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Presenting just a few days after publication of the IPCC Sixth Assessment, Mitigation report, Michael Grubb will summarise research on the economics of innovation and transition and its implications for energy and climate policy. Whilst touching upon themes from the IPCC Mitigation Assessment, the talk will highlight features of such economic thinking in the context of the converging crises of international energy supplies, global COVID-related debt and recovery, and the growing climate crisis. Ultimately, the talk will aim to inform the modern energy policy implications of the old saying: never waste a crisis.
Michael Grubb is Professor of Energy and Climate Change at University College London (Institute of Sustainable Resources & Energy Institute), and Research Director for ISR. From 2011-2016, alongside academic roles, he worked half-time at the UK Office of Gas and Electricity Markets (the energy regulator, Ofgem) as Senior Advisor, initially on Sustainable Energy Policy, and subsequently Improving Regulation; from Autumn 2016 he moved to Chair the UK government’s Panel of Technical Experts on Electricity Market Reform. In 2018 he was appointed as Convening Lead Author for Chapter 1 of the IPCC Sixth Assessment (Mitigation Report), and as Leader for the Sustainability hub of the UK Research Council's programme on Rebuilding Macroeconomics.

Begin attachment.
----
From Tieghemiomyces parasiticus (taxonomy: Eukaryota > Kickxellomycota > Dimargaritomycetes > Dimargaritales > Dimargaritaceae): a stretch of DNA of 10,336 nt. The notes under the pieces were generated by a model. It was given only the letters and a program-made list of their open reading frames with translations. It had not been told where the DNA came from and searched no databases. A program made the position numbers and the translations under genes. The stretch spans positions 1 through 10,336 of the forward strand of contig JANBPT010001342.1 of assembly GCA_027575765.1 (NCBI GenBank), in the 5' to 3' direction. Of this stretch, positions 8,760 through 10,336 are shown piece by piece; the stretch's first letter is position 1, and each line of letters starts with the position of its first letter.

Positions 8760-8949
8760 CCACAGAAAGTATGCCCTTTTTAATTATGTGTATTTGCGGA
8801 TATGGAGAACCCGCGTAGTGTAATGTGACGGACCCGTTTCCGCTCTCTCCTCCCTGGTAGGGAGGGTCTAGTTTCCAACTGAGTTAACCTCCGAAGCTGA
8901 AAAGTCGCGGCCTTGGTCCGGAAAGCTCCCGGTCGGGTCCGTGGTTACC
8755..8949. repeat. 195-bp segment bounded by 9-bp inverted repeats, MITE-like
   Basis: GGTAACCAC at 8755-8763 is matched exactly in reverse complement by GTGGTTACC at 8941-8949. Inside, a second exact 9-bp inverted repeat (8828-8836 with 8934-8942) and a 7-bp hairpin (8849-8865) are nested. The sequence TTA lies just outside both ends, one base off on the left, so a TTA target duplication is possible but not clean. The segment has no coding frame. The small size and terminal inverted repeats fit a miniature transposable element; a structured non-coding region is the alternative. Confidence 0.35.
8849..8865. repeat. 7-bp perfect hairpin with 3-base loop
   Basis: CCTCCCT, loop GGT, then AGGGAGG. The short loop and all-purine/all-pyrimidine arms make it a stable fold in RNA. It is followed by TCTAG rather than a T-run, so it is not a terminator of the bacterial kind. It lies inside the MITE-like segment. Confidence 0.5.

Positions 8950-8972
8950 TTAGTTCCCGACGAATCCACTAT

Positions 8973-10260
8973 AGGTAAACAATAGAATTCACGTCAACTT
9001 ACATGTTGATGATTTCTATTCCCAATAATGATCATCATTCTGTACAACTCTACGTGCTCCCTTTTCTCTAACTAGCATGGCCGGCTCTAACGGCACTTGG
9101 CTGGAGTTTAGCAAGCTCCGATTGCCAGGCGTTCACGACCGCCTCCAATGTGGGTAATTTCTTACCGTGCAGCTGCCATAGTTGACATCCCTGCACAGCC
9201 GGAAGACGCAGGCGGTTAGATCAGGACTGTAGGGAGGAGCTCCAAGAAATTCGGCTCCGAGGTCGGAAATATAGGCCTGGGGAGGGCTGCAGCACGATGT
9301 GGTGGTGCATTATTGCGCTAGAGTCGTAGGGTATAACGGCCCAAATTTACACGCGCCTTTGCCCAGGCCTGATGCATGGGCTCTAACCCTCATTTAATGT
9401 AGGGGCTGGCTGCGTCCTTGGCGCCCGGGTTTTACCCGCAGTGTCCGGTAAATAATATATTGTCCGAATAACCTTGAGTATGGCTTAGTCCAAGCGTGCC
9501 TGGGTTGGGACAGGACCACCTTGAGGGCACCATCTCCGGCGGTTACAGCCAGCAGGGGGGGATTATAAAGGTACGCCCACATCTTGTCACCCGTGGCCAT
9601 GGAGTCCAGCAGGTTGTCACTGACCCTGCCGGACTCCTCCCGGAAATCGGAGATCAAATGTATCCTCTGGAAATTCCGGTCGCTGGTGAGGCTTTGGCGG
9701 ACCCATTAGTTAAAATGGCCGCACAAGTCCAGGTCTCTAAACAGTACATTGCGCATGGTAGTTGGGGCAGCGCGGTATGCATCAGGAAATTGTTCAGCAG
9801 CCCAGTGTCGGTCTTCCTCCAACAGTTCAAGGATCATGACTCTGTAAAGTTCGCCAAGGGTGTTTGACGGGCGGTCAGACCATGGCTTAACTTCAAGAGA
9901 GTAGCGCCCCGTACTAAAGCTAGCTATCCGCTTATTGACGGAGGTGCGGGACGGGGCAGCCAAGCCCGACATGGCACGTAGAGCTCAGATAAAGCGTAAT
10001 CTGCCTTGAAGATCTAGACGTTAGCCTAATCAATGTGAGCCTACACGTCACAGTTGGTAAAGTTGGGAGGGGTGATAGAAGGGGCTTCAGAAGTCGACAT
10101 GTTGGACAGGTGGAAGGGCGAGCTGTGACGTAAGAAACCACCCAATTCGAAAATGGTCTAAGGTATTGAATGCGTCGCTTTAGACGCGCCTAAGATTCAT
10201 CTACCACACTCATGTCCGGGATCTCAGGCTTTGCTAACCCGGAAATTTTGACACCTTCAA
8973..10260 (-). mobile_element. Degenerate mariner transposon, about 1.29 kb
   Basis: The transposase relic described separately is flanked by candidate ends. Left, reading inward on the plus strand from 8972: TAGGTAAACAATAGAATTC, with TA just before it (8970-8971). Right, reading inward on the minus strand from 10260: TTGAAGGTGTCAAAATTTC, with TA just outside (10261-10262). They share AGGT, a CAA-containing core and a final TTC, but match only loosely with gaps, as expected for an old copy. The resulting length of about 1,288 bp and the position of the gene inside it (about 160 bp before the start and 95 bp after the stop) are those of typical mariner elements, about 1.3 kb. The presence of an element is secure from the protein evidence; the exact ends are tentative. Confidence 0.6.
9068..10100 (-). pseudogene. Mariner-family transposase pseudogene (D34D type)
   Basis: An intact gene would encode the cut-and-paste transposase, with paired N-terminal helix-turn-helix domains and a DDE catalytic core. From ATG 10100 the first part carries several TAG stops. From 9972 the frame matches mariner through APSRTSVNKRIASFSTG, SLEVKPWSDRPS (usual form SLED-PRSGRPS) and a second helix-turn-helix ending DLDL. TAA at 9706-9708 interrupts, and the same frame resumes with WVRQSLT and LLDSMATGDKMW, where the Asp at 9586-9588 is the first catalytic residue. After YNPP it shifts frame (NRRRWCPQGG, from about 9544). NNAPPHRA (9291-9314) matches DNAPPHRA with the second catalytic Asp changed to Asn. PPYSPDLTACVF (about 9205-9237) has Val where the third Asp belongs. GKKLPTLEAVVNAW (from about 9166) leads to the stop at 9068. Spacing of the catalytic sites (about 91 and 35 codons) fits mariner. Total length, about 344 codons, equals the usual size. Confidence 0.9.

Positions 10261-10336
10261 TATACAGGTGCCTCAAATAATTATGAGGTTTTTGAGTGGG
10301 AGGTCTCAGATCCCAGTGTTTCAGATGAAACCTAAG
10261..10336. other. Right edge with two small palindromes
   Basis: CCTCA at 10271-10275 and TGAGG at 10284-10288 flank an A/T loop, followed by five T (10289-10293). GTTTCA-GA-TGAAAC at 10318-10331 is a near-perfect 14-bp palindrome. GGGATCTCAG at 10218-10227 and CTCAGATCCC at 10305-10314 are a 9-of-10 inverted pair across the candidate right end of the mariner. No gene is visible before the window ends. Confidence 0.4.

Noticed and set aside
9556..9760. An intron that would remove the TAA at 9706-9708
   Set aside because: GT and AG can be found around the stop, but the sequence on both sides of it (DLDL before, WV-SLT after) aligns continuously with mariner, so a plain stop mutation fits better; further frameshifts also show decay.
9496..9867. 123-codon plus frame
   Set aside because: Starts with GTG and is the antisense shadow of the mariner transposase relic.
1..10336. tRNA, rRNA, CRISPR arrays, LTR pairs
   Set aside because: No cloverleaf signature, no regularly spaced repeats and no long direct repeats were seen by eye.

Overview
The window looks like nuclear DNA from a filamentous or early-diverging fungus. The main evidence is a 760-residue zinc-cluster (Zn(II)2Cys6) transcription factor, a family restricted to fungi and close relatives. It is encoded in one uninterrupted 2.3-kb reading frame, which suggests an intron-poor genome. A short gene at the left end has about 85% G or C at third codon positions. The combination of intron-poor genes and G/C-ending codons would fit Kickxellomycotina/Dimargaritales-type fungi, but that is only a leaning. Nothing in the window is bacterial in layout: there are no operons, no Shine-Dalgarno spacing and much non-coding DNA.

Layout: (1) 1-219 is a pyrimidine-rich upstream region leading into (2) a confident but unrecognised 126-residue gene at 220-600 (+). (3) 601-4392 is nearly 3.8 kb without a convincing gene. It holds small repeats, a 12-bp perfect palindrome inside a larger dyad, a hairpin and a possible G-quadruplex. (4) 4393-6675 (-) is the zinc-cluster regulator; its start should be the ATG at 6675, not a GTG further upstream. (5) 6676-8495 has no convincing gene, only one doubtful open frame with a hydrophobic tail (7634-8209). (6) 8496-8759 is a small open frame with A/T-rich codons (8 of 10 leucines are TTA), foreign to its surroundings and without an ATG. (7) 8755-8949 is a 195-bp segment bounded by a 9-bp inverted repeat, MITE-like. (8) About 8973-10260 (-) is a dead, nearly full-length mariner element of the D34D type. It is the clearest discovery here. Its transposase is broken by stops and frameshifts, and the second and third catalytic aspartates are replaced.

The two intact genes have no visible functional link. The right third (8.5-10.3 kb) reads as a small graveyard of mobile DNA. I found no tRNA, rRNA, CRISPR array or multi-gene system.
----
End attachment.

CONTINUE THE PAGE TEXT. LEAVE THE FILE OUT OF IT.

He has combined research and applied roles for many years, bringing research insights into policymaking, and bringing practical experience to bear upon academic studies. Before joining UCL he was part-time Senior Research Associate in Economics at Cambridge University, combined with (prior to joining Ofgem) Chief Economist at the Carbon Trust, and Chair of the international research network/interface organisation Climate Strategies. These conjoined appointments followed 10 years at Chatham House where he led the Energy and Environment programme. He founded the Climate Policy journal and remained Editor-in-Chief until 2016. From 2008-11 he served on the UK Climate Change Committee, established under the UK Climate Change Act to advise the government on future carbon budgets and to report to Parliament on their implementation.
Author of eight books, sixty journal research articles, and numerous other publications. The book Planetary Economics: energy, climate change and the Three Domains of Sustainable Development (Routledge 2014), brought together insights from 25 years of research and implementation of energy and climate policies.
Beyond energy and climate change, he is on the Scientific Advisory Boards of the German Inst for Economic Research (DIW Berlin).